"At a mile distant their thousand hooves were stuttering thunder, coming at a rate that frightened a man - they were an awe inspiring sight, galloping through the red haze - knee to knee and horse to horse - the dying sun glinting on bayonet points..." Trooper Ion Idriess
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The Battle of Kaukab, Palestine, 30 September 1918, Outline Topic: BatzP - Kaukab
The Battle of Kaukab
Palestine, 30 September 1918
The 4th Australian Light Horse Regiment in cavalry formation moving up to the attack on the enemy's position at Kaukab.
Kaukab, an action fought on 30 September 1918 about sixteen kilometres south-west of Damascus, brought about when a Turkish column attempted to block the advance by leading elements of the Australian Mounted Division (Major-General Henry Hodgson) towards the city. The Turks, numbering several thousand, were themselves falling back north-east on Damascus, but when they sighted the 4th Australian Light Horse Brigade (Colonel Murray Bourchier) they moved across its path and took up position along a ridge with the clear intention of making a stand. Hodgson ordered Bourchier's 4th and 12th regiments to prepare to charge with the sword across the two kilometre wide stony valley separating the two forces, while the 5th Light Horse Brigade (Brig. General George Macarthur-Onslow) - ignoring the enemy's line-pushed past the western flank and kept going.
Map of the Damascus region with Kaukab located at the bottom left (south west) side of Damascus.
Although their position was well covered by many machine-guns, the Turks had no guns with which to reply to the fire opened up on them by the British horse artillery in Hodgson's force. As the latter began bombarding the Turkish machine-gun posts over open sights, and with Macarthur-Onslow's brigade (French cavalry on distinctive grey horses being prominent) moving ominously in their rear, the Turks lost all heart for a fight. The Australians were expecting a hot reception by the time Bourchier finally gave the order to advance soon after 11 a.m., but in the event the action was bloodless. The German machine gunners abandoned their weapons without firing a shot at the charging lines of horsemen and joined in the general flight. Twelve machine-guns were thus captured, and 22 prisoners, for no loss to the attackers.
A battery of the Nottinghamshire Brigade (The Notts) in action at Kaukab.
Extracted from the book produced by Chris Coulthard-Clark, Where Australians Fought - The Encyclopaedia of Australia's Battles, Allen and Unwin, Sydney, 1998, pp. 164.
Additional References cited by Chris Coulthard-Clark:
H.S. Gullett (1944) The Australian Imperial Force in Sinai and Palestine, Sydney: Angus & Robertson.
The Battle of St Quentin Canal, France, 29 September - 1 October 1918, Outline Topic: BatzWF - Westn Front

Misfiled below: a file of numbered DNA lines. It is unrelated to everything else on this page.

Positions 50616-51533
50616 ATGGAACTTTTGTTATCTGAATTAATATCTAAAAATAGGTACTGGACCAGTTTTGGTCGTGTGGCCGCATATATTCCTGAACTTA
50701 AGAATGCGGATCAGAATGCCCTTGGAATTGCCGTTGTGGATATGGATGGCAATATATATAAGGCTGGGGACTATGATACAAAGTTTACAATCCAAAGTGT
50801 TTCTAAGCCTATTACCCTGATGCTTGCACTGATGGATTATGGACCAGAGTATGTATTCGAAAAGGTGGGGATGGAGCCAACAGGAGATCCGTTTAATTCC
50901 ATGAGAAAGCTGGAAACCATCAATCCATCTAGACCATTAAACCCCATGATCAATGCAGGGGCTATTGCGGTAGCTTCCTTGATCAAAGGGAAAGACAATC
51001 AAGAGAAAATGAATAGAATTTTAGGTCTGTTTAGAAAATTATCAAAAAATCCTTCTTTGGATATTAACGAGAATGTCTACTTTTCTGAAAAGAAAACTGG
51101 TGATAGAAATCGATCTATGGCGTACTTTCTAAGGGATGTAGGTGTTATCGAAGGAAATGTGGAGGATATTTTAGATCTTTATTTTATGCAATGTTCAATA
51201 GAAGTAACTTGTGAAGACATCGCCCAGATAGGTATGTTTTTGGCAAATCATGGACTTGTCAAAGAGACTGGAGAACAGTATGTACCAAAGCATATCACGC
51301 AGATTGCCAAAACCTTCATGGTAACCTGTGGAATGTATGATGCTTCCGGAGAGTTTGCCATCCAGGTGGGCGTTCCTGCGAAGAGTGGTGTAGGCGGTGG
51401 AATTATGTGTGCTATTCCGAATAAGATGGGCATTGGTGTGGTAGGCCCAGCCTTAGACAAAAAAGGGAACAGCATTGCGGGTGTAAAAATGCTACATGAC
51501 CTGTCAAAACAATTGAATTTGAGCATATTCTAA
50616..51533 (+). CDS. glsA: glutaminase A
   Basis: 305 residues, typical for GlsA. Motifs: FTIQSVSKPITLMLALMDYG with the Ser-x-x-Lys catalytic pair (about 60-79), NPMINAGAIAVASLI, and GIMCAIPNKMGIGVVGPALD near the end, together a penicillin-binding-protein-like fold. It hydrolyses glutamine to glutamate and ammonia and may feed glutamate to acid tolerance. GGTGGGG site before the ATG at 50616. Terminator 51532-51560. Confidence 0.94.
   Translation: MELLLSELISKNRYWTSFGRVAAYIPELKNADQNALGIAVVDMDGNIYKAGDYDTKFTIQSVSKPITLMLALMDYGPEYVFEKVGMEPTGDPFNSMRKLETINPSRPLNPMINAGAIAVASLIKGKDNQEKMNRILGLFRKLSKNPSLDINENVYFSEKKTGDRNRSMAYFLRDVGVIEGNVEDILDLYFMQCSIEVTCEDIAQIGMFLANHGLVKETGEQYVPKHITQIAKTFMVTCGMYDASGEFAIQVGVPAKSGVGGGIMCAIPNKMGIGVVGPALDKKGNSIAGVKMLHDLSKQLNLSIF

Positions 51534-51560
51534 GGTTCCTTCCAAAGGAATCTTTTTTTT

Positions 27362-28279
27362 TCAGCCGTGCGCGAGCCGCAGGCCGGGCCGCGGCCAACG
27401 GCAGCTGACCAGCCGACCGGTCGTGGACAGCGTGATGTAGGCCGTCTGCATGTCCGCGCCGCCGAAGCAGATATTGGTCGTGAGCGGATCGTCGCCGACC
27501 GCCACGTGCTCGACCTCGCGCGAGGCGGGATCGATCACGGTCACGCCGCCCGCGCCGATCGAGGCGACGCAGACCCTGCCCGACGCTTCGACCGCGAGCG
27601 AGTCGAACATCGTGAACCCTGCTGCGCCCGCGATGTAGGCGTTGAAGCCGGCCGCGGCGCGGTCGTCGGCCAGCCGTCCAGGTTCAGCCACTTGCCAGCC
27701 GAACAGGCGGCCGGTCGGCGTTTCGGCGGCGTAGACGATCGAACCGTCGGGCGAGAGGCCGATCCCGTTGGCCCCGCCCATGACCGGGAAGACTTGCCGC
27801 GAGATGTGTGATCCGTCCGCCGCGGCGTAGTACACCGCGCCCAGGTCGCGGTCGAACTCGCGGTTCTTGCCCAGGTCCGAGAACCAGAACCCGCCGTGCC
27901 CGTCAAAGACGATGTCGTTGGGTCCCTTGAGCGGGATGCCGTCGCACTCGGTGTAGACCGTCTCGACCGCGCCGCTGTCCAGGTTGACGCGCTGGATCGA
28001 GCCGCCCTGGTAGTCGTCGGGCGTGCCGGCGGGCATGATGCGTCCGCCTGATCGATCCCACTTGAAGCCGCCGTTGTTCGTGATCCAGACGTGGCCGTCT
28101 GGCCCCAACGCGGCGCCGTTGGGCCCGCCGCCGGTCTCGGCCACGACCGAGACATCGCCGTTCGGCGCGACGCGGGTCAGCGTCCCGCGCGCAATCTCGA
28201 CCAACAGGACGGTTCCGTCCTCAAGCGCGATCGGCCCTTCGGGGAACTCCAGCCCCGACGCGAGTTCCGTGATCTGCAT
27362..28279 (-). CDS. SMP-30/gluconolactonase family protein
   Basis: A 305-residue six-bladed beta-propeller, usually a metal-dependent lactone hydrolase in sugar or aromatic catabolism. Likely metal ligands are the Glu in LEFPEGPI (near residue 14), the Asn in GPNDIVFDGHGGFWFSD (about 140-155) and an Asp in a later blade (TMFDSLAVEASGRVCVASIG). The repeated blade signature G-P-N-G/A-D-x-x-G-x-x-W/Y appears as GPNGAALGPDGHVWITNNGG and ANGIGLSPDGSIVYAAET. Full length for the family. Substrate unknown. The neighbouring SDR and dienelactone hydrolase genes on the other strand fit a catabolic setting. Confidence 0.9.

The Battle of St Quentin Canal
France, 29 September - 1 October 1918
The St. Quentin Canal from the air
St Quentin Canal, scene of an attack on 29 September-1 October 1918 by the Australian Corps commanded by Lieut.-General Sir John Monash, aimed at breaking through the main defence system of the Hindenburg Line. The German complex of trenches had been constructed mainly east of the St Quentin Canal (connecting the sources of the Somme and Scheldt rivers) to utilise that waterway as an additional obstacle to an attacker, except where the canal passed into a tunnel for nearly six kilometres through hills between Bellicourt and Venhuille; here it actually bulged west beyond the line followed by the canal underground. Monash was ordered to make his assault along this section of front, since the canal posed no obstacle at this point except that the tunnel possibly provided deep shelter for enemy reserves. The importance of this bridged approach was, however, obvious to the Germans and the defences of the area had been thickened accordingly.
Map of the St. Quentin region.
With the divisions which had taken the Hindenburg Outpost Line (q.v.) now in need of rest, Monash found himself with only two divisions-the 3rd and 5th-in reasonable condition for combat. For the operation contemplated, therefore, the Australian Corps was reinforced by two American divisions-the 27th (New York) and 30th (Tennessee)-which took over the left and right sectors of the corps area. These formations contained as many as three times the number of infantry available in any of the Australian divisions at this time, but the troops were newly trained and lacked battle experience. To overcome this deficiency, the 1st and 4th divisions were each required to provide about 200 experienced officers and men for an advisory 'mission' to assist in preparing the Americans for the coming operation.
Close-up aerial view of the high ground above the St. Quentin Canal.
In the plan which Monash devised-as usual, elaborate but carefully constructed - he decided to utilise the Americans to attack the first objective, the main Hindenburg Line above the tunnel, and also the second line a kilometre or more behind that. lie would then pass through the two Australian divisions to carry on the assault for another four kilometres through the third and final objective, the Beaurevoir Line.
Since concealment of the point of attack was an impossibility, a two-day preliminary bombardment was settled upon. Apart from' smashing up the defences, this would use a consignment of 30,000 mustard-gas shells just arrived from English factories. Tanks would also he used in the attack; 60 supporting the Americans in the first phase, 30 with the Australians in the second.